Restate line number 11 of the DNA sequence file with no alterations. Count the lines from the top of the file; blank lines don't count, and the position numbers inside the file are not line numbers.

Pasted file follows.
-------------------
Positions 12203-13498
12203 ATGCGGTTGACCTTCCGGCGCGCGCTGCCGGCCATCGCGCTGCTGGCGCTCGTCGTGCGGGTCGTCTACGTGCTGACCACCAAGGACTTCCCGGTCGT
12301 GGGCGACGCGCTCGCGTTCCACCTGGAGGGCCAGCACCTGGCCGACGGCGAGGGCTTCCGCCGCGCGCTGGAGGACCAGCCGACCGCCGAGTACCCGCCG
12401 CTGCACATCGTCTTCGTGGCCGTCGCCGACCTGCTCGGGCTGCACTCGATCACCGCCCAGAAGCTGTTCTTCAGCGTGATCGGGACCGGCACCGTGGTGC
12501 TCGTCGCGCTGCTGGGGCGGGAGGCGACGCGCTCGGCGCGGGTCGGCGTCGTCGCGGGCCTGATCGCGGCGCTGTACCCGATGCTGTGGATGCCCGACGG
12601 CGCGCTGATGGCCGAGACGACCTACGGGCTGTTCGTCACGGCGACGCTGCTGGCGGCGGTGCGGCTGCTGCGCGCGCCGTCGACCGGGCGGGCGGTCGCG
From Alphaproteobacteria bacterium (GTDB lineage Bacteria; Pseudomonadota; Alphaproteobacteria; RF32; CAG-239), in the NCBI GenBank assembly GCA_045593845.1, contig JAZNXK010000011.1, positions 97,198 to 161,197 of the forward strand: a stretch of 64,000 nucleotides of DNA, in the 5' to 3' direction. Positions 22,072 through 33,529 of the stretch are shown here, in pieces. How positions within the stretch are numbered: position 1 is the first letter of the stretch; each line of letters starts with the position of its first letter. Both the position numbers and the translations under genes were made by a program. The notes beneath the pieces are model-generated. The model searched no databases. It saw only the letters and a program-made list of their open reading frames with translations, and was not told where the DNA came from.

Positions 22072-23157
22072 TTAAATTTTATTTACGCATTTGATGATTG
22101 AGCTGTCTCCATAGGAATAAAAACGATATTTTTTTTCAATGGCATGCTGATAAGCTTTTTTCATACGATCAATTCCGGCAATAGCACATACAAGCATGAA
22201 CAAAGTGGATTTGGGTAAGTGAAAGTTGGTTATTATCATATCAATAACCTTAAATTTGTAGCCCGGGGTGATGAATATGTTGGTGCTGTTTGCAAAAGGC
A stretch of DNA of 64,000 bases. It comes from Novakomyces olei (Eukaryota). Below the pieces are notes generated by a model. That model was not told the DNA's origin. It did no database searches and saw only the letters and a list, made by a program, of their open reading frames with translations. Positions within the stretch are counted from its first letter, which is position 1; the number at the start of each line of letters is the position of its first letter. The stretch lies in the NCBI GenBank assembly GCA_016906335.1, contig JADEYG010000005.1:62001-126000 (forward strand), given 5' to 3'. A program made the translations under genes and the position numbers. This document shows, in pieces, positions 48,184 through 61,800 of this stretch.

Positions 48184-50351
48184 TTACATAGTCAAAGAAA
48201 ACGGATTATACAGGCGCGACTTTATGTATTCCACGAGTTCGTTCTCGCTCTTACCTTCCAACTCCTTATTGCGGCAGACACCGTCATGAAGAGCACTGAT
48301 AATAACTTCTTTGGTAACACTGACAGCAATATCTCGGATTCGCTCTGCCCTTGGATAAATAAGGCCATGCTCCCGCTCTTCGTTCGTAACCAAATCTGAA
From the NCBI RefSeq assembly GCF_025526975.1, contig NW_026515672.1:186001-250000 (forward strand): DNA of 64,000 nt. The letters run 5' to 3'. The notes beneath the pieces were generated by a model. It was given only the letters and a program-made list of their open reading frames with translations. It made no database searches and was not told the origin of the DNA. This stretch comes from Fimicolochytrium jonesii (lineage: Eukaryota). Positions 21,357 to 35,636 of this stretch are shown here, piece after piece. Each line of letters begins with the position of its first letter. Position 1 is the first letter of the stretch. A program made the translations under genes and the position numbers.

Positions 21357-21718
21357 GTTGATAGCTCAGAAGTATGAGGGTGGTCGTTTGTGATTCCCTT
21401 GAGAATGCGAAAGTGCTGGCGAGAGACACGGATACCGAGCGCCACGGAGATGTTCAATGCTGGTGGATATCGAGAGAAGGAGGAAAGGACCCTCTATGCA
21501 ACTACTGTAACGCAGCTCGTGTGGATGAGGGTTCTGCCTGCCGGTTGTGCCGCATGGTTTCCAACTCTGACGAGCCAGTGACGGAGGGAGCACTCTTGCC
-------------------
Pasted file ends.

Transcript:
22201 CAAAGTGGATTTGGGTAAGTGAAAGTTGGTTATTATCATATCAATAACCTTAAATTTGTAGCCCGGGGTGATGAATATGTTGGTGCTGTTTGCAAAAGGC